The reverent and the rustic, the saint, the heretic, and the necromancer: Miracles of designation, restoration, and retribution in late antique Gaul

Date

2011

Authors

Lopez, Isaac C.

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Abstract

The purpose of this study is to discuss the interconnected relationships among the saint, reverent, rustic, heretic, and necromancer as presented in the writings of Gregory of Tours, and to provide historical background for the development of these characters in late antique culture. By dividing the miracle stories of Gregory of Tours into miracles of designation, restoration, and retribution respectively, I propose a method for analyzing the literary method of the miracle as employed by Gregory of Tours in distinguishing the above mentioned characters in his writings. Through a discussion of the late antique culture in which Gregory's miracle stories were heard and discussed, including both early Christian and Pagan foundations, I will analyze what elements in utilizing this literary device contributed to the success of the spread of Christianity in barbarian late antique Gaul through the resonance of these themes with already existent Pagan culture, as well as Christianity's reciprocal relationship with those characters with whom Christianity professed an aversion: namely the rustic, the heretic, and the necromancer, and how this relationship contributed to the formation of the Christian cosmology and metaphysics that formed the foundation for the later medieval period.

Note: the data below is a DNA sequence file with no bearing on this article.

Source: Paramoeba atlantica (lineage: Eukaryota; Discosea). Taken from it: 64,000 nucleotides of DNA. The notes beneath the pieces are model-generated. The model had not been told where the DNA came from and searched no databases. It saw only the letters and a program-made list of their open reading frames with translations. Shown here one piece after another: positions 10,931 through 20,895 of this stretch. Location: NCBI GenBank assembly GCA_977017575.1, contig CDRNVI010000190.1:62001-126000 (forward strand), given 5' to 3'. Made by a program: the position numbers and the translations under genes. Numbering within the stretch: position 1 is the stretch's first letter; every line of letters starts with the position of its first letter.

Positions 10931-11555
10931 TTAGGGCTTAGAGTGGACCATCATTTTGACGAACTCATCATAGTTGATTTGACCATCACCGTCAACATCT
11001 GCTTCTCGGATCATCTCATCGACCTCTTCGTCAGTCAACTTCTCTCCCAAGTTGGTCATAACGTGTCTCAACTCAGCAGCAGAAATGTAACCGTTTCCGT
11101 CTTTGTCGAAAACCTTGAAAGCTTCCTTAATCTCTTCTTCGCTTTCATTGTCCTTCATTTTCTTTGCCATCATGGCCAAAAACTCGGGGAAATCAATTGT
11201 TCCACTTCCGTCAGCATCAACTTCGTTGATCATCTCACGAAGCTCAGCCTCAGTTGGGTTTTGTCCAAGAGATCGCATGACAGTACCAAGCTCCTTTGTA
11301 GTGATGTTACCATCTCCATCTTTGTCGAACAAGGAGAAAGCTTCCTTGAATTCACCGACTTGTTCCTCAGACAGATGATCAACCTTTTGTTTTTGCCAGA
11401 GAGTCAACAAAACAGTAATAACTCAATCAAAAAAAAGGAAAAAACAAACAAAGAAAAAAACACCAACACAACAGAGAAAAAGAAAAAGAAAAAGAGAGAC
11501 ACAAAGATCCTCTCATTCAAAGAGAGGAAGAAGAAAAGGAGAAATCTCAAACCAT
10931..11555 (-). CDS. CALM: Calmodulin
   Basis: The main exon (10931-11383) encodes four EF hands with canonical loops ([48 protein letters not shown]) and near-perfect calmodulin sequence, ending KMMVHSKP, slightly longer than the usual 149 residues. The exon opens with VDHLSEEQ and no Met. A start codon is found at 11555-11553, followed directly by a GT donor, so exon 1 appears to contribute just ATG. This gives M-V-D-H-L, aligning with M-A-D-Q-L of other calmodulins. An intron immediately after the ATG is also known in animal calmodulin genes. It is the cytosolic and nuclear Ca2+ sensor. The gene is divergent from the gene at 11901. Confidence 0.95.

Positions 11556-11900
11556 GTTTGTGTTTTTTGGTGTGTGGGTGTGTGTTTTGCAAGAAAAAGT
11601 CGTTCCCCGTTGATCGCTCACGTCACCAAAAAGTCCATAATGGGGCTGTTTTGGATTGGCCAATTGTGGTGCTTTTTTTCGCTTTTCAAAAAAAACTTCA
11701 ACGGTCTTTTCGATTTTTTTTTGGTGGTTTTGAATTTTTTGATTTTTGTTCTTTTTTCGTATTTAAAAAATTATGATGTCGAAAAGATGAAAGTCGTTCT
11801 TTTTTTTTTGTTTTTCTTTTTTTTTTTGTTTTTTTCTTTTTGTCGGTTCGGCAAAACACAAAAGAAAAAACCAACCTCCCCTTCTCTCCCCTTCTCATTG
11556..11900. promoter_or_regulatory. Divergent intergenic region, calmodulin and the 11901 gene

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Keywords

History, Church, Gaul, Gregory of Tours, Miracles, Necromancy, Relics, Saints

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Department

History